Author(s): Kurki T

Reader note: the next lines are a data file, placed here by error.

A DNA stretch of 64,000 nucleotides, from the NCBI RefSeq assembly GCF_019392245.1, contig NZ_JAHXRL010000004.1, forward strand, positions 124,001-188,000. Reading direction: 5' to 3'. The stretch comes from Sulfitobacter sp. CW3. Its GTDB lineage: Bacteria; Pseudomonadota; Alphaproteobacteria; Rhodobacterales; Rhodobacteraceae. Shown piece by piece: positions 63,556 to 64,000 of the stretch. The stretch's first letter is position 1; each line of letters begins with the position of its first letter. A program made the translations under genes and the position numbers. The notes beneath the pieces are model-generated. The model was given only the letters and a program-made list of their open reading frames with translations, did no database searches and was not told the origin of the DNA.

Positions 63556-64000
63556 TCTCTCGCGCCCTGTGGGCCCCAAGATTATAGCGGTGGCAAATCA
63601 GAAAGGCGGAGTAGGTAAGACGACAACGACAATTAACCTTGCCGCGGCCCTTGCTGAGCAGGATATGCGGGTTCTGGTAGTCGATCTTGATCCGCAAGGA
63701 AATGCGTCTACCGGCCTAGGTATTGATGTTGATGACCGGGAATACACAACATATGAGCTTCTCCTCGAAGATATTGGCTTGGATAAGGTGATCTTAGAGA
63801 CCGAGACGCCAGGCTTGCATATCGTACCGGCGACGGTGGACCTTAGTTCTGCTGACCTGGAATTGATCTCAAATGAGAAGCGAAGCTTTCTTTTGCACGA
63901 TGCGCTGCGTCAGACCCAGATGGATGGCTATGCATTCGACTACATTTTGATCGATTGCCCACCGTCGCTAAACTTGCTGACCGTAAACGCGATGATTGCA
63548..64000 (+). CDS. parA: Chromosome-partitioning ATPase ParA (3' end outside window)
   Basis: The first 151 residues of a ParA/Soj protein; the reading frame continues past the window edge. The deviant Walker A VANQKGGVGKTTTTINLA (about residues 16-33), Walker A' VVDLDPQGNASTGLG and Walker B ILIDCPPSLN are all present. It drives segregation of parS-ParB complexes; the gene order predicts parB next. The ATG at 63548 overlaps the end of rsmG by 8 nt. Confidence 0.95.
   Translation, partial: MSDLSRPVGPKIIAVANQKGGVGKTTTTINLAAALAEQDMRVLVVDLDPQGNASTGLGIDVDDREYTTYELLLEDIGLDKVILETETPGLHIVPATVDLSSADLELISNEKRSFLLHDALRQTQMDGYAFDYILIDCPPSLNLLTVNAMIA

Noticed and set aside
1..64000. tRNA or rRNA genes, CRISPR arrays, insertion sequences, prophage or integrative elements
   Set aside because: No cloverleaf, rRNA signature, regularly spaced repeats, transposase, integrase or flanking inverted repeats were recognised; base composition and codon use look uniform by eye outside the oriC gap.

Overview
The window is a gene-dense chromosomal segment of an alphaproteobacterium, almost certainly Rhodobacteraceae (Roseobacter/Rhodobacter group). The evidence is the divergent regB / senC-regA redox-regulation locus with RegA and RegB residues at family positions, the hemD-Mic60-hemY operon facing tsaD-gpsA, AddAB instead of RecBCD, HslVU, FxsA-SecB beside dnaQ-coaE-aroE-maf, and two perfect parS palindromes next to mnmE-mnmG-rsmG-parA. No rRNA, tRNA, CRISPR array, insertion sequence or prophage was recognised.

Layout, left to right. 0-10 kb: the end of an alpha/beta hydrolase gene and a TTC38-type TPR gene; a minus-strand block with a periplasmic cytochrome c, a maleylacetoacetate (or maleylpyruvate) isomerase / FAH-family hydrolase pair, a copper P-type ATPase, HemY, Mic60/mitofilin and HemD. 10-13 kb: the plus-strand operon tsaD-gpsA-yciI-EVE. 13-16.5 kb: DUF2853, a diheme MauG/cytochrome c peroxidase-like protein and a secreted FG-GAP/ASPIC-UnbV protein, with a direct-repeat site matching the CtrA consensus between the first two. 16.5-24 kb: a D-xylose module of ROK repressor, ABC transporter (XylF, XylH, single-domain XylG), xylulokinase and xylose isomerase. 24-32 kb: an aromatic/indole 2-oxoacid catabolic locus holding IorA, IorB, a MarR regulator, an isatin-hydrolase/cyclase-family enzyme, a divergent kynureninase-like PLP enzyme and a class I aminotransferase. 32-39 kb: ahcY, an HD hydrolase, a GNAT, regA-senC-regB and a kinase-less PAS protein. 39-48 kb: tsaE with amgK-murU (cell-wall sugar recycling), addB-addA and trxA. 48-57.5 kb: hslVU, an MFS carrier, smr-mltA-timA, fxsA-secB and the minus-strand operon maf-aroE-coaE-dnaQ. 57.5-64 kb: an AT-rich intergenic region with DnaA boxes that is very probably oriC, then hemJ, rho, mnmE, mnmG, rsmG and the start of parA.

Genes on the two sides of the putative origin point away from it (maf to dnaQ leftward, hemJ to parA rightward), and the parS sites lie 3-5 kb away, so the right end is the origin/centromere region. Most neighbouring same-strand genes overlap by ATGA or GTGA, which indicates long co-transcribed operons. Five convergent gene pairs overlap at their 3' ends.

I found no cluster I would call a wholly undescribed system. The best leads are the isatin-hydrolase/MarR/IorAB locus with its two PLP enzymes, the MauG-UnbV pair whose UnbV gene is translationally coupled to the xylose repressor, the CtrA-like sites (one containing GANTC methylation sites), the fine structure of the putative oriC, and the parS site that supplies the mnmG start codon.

We compared the tocolytic effect of indomethacin and nylidrin in a prospective double-blind trial in which the appearance of the tocolytic treatment (always intravenous infusion and rectal suppositories/oral capsules) was identical to the subjects. Sixty healthy women in imminent preterm labor between 25-34 weeks of singleton gestation were included. Thirty of these women received indomethacin (concomitantly with placebo infusion), with doses as follows: day 1, 100-mg rectal suppository followed by two oral capsules (50 mg) at 8-hour intervals; days 2 and 3, three 50-mg oral capsules each day. Thirty women received intravenous nylidrin (concomitantly with rectal/oral placebo), initiated with the dose of 50 [micro]g/minute and continued at the dose of 100-150 [micro]g/minute for a maximum of 3 days. Preterm labor was arrested for 24, 48, and 72 hours in 100, 96, and 90%, respectively, of subjects in the indomethacin group, compared with 100, 76, and 73% of women in the nylidrin group; the difference was significant (P<.05) at 48 hours. Women progressed beyond 37 gestational weeks more commonly (P<.05) with indomethacin (21 of 30, 70%) than with nylidrin (13 of 30, 43%). Indomethacin treatment was accompanied by maternal side effects 20% of the time, significantly less commonly (P<.001) than with nylidrin (83%). The neonatal outcome was similar in the two study groups. We conclude from this double-dummy technique trial that indomethacin is more effective and better tolerated than nylidrin in arresting imminent preterm labor.